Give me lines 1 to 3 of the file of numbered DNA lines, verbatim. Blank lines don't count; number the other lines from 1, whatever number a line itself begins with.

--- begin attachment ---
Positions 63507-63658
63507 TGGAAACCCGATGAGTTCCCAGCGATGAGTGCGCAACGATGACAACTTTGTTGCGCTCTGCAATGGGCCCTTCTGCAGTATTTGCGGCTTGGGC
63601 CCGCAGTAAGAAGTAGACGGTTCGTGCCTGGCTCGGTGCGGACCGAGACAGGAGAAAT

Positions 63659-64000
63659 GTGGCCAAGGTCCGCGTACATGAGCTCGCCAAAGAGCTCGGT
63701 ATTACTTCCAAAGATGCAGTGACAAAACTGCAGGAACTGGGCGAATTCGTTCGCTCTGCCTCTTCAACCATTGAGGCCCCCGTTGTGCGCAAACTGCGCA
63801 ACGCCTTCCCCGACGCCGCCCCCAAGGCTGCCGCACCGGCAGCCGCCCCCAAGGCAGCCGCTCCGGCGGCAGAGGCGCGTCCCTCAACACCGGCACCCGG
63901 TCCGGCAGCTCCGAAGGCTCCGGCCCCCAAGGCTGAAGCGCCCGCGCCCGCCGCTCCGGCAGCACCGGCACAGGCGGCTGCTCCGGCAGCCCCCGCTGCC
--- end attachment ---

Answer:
Positions 63507-63658
63507 TGGAAACCCGATGAGTTCCCAGCGATGAGTGCGCAACGATGACAACTTTGTTGCGCTCTGCAATGGGCCCTTCTGCAGTATTTGCGGCTTGGGC
63601 CCGCAGTAAGAAGTAGACGGTTCGTGCCTGGCTCGGTGCGGACCGAGACAGGAGAAAT